December 18, 2012

Alternative news update

Religion & its alternatives 


Civil liberties & justice

Fewest states in 20 years executed inmates in 2012

Newtown murders

What's an assault weapon?
Every reporter, politician and activist dealing with the gun issue should watch this

Murders per capita by state
You have one tenth the chance of being killed in New Hampshire as you do in Louisiana


From Capitol Hill to K Street


EPA issues new rules for find particle pollution


Anonymous said...

Very misleading video about what constitutes an assault rifle.
Just because they may look similar doesn't mean that they are.
Totally absent seems to be an honest examination of the differences as they apply to the actual ballistics.
Therein rests the crux of the issue.
What happens upon impact...
The .223 ammunition used at Sandy Hook was designed to impart 100% of its energy upon impact. Often this means the round nearly disintegrates as it creates a massive exploding wound---think of the images from the Zapruder film as half of Kennedy's skull disappears. Even without the extreme physical damage, the .223 round can be as lethal through the generated forces associated with hydro-static shock. The bullet enters the body with such extreme velocity, energy dissipated through bodily fluids builds up extreme internal pressure, causing destruction of tissue and cells. Hydro-static pressures delivered to the brain from a body wound can be sufficient to cause death.

Anonymous said...



The term ballistics refers to the science of the travel of a projectile in flight. The flight path of a bullet includes: travel down the barrel, path through the air, and path through a target. The wounding potential of projectiles is a complex matter. (Fackler, 1996)
Internal, or initial ballistics (within the gun)

Bullets fired from a rifle will have more energy than similar bullets fired from a handgun. More powder can also be used in rifle cartridges because the bullet chambers can be designed to withstand greater pressures (50,000 to 70,000 for rifles psi vs. 30,000 to 40,000 psi for handgun chamber). Higher pressures require a bigger gun with more recoil that is slower to load and generates more heat that produces more wear on the metal. It is difficult in practice to measure the forces within a gun barrel, but the one easily measured parameter is the velocity with which the bullet exits the barrel (muzzle velocity) and this measurement will be used in examples below. (Bruner et al, 2011)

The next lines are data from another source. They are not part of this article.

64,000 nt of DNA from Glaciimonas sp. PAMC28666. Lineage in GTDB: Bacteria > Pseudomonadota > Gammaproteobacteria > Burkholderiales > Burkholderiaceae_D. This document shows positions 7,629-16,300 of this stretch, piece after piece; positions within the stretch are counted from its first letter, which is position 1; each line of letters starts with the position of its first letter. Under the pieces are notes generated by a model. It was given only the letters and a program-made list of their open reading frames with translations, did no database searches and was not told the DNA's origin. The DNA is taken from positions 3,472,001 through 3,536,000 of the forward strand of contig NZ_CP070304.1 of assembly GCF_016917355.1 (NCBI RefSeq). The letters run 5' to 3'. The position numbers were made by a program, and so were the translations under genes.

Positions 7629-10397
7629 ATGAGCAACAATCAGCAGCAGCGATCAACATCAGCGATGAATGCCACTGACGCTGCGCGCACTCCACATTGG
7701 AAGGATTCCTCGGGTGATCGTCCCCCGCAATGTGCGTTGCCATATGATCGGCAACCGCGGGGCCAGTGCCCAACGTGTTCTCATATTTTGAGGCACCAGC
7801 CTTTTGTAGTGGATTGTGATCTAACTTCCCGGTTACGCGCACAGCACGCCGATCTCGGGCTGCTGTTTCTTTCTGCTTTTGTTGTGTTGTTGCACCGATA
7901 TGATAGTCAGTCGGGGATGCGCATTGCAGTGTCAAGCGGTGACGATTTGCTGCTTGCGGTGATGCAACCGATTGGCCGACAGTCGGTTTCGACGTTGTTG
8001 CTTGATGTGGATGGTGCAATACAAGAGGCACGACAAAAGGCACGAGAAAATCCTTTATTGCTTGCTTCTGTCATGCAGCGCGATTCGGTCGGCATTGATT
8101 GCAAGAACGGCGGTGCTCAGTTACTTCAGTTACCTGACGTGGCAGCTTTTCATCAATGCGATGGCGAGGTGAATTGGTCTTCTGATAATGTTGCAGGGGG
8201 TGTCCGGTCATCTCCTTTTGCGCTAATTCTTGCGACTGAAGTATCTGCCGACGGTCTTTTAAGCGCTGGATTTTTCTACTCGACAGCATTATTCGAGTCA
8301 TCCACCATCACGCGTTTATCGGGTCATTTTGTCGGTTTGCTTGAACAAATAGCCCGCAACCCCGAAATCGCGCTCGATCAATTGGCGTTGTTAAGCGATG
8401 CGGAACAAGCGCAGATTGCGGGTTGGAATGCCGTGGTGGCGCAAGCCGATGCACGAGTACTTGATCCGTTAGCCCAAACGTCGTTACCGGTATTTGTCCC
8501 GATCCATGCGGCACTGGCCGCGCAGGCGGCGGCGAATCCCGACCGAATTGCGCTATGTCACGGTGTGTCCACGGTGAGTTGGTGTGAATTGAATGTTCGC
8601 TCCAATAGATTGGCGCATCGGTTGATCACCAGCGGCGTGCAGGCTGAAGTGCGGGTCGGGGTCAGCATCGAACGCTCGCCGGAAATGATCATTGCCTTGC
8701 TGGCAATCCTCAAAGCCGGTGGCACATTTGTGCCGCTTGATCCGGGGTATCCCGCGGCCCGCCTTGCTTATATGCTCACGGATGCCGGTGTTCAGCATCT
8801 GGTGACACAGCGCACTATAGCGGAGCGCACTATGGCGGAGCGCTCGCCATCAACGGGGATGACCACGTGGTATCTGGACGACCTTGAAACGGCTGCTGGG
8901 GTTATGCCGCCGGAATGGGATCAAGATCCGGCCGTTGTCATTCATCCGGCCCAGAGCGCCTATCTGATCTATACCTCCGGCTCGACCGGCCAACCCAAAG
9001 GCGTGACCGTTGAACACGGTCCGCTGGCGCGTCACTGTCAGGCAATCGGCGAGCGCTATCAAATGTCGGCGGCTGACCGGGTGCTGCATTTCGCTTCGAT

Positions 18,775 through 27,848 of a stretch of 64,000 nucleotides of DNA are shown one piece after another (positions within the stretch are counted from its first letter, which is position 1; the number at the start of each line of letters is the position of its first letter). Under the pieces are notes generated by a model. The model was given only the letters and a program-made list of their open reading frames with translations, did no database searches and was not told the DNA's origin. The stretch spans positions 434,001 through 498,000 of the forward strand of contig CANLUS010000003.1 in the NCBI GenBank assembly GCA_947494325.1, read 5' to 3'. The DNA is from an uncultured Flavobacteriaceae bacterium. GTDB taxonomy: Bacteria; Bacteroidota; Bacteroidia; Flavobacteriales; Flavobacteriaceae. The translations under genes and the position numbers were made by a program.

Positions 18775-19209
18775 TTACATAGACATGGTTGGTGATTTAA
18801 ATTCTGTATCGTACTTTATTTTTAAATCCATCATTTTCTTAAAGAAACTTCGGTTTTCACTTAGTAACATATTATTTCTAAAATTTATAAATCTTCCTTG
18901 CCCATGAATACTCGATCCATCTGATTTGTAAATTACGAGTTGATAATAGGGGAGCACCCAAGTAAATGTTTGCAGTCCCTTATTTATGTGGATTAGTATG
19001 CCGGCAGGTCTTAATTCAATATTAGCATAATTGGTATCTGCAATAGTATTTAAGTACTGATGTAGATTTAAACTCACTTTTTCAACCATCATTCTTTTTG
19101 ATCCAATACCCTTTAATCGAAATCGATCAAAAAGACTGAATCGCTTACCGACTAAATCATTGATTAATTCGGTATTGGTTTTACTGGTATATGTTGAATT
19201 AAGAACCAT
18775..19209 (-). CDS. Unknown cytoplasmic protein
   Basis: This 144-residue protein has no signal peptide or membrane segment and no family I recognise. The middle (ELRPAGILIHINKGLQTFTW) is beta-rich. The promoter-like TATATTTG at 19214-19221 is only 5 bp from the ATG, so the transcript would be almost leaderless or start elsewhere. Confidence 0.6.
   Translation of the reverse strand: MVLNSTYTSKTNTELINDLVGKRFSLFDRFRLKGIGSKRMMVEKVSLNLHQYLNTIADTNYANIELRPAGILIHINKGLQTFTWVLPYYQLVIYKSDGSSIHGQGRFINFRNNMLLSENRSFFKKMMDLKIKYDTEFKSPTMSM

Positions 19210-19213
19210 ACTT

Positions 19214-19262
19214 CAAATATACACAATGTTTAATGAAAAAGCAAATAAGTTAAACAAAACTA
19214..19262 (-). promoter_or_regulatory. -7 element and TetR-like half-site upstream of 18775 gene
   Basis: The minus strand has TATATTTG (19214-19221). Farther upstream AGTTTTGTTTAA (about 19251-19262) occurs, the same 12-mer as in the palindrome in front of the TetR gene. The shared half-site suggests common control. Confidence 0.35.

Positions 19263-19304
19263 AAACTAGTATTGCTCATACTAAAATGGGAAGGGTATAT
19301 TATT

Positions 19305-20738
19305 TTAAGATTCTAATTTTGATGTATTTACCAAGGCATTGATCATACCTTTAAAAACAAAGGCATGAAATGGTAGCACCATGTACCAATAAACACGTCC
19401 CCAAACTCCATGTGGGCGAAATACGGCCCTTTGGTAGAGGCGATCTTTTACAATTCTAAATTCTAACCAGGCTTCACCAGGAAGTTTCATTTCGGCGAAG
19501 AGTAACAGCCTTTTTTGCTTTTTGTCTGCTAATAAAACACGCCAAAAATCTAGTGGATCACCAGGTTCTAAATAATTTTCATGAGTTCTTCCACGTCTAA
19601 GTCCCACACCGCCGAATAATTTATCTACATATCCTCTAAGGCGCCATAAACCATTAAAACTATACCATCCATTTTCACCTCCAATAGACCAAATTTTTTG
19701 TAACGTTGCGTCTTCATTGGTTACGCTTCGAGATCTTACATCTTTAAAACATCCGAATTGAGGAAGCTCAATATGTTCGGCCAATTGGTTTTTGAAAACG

Bullets produce tissue damage in three ways (Adams, 1982):

Laceration and crushing - Tissue damage through laceration and crushing occurs along the path or "track" through the body that a projectile, or its fragments, may produce.

Cavitation - A "permanent" cavity is caused by the path (track) of the bullet itself with crushing of tissue, whereas a "temporary" cavity is formed by radial stretching around the bullet track from continued acceleration of the medium (air or tissue) in the wake of the bullet, causing the wound cavity to be stretched outward. For projectiles traveling at low velocity the permanent and temporary cavities are nearly the same, but at high velocity and with bullet yaw the temporary cavity becomes larger (Maiden, 2009).

Shock waves - Shock waves compress the medium and travel ahead of the bullet, as well as to the sides, but these waves last only a few microseconds and do not cause profound destruction at low velocity. At high velocity, generated shock waves can reach up to 200 atmospheres of pressure. (DiMaio and Zumwalt, 1977) However, bone fracture from cavitation is an extremely rare event. (Fackler, 1996) The ballistic pressure wave from distant bullet impact can induce a concussive-like effect in humans, causing acute neurological symptoms. (Courtney and Courtney, 2007)

The mathematics of wound ballistics, in reference to yaw of unstable projectiles, has been described. The model works well for non-deformable bullets. (Peters et al, 1996)(Peters and Sebourn, 1996)

Experimental methods to demonstrate tissue damage have utilized materials with characteristics similar to human soft tissues and skin. Pigskin has been employed to provide an external layer to blocks of compounds such as ordnance gelatin or ballistic soap. Firing of bullets into these materials at various ranges is followed by direct visual inspection (cutting the block) or radiographic analysis (CT imaging) to determine the sizes and appearances of the cavity produced (Rutty, et al, 2007).

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